…[T]he sexisms that persist in geek communities are not special. They are not separable and inherently different from sexist thoughts and behaviors in the “real world.” They are part and parcel of regular ole sexism, not a special geek dude brand invented outside of patriarchy. So with that in mind, it’s important to remember that the sexualization of women is something that women and men consume and internalize all over the place. Though it does seem to be particularly bad in geek media. Video games, comics, science fiction, fantasy—these media forms are often at fault for promoting unrealistic (and, pretty regularly, physically impossible) standards of beauty. They fashion their female heroines and villains as sexy objects to be consumed, unlike their male counterparts.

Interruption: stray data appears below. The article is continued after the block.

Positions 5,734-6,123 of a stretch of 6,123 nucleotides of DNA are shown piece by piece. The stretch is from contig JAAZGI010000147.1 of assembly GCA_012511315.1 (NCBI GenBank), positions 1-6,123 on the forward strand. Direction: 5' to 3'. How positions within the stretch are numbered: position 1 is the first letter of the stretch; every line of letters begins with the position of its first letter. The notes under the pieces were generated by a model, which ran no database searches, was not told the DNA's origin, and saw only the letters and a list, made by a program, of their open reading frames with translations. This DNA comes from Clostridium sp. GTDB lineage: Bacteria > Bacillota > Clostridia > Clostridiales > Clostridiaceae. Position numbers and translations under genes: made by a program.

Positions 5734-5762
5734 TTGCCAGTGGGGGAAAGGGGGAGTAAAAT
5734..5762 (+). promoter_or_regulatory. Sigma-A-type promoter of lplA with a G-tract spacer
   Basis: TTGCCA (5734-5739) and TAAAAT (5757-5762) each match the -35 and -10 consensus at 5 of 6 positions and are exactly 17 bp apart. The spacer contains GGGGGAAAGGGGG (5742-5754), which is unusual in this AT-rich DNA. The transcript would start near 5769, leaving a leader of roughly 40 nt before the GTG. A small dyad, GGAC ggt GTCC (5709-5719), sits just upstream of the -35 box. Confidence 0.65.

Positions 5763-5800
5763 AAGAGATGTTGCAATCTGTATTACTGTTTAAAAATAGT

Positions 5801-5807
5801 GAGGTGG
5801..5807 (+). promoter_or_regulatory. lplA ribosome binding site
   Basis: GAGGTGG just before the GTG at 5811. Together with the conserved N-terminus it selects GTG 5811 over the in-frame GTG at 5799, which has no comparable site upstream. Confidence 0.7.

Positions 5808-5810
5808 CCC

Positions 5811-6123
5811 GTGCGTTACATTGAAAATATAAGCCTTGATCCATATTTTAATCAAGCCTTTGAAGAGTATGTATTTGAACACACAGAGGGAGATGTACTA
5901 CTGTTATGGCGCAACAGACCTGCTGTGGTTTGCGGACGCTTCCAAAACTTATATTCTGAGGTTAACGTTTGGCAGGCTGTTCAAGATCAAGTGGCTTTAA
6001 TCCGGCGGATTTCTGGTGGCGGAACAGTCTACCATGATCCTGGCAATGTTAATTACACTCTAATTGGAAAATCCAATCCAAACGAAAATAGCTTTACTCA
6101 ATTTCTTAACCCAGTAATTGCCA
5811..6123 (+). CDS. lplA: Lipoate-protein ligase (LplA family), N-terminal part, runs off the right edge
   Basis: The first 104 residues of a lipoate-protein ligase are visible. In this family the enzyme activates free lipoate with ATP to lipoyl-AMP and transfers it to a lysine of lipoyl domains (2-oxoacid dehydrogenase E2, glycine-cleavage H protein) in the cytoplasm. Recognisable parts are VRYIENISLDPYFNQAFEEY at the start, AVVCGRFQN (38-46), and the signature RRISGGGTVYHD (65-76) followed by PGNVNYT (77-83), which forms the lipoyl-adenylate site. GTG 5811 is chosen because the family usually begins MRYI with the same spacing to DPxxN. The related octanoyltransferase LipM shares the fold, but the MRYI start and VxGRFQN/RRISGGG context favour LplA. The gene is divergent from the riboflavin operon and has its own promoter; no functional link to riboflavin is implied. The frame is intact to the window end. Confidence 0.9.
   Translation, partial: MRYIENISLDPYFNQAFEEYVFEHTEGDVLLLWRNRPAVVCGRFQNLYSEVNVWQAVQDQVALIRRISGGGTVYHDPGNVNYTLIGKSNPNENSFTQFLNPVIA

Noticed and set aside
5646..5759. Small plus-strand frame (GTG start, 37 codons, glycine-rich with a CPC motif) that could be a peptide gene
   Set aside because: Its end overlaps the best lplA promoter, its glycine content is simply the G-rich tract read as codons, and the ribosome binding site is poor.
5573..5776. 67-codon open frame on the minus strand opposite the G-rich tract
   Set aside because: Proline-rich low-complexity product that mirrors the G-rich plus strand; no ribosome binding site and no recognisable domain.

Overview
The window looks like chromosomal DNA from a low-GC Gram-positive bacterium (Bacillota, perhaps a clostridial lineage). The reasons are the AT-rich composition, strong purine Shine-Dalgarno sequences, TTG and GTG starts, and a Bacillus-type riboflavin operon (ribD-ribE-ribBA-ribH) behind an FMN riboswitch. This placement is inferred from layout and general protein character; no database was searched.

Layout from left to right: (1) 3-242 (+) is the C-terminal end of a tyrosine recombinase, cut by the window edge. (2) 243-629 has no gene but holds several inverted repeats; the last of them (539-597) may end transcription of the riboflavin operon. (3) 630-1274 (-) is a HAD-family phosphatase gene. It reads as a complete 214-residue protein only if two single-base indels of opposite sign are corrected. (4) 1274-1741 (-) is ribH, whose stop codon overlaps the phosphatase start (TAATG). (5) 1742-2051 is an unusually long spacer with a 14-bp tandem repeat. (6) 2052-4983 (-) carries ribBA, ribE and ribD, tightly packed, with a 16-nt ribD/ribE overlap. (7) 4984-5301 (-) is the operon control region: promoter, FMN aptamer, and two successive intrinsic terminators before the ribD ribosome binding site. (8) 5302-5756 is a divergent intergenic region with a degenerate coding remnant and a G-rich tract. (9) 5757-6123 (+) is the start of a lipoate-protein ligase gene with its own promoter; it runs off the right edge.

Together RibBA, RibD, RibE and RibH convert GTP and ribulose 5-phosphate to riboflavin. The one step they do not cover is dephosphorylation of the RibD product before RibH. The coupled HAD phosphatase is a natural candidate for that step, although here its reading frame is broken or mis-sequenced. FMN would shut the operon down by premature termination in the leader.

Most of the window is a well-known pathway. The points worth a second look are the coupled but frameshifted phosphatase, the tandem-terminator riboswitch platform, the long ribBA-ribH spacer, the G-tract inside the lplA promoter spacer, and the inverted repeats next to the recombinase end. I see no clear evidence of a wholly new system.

As I said to Amanda Hess last year, being the sexy object is one of the places where geek women can find acceptance in their communities. From the interview:
"Too often, women in geek cultures are only welcomed if they are decoration, sexy versions of the things geek men love, not equal participants or fellow fans. Forever Geek […], for example, has, in just the past two months, posted with glee about female models naked except for high heels and stormtrooper helmets gracing skateboards, a car wash in which women dressed in sexy Princess Leia costumes washed cars, and Star Wars corsets. Geek communities love women, as long as their members don’t have to think of those women as people.”
But the actions of women are not the cause of their objectification. [….]The problem is that women who dress sexy, who frame themselves as sex objects, are rewarded by geek culture for doing so.”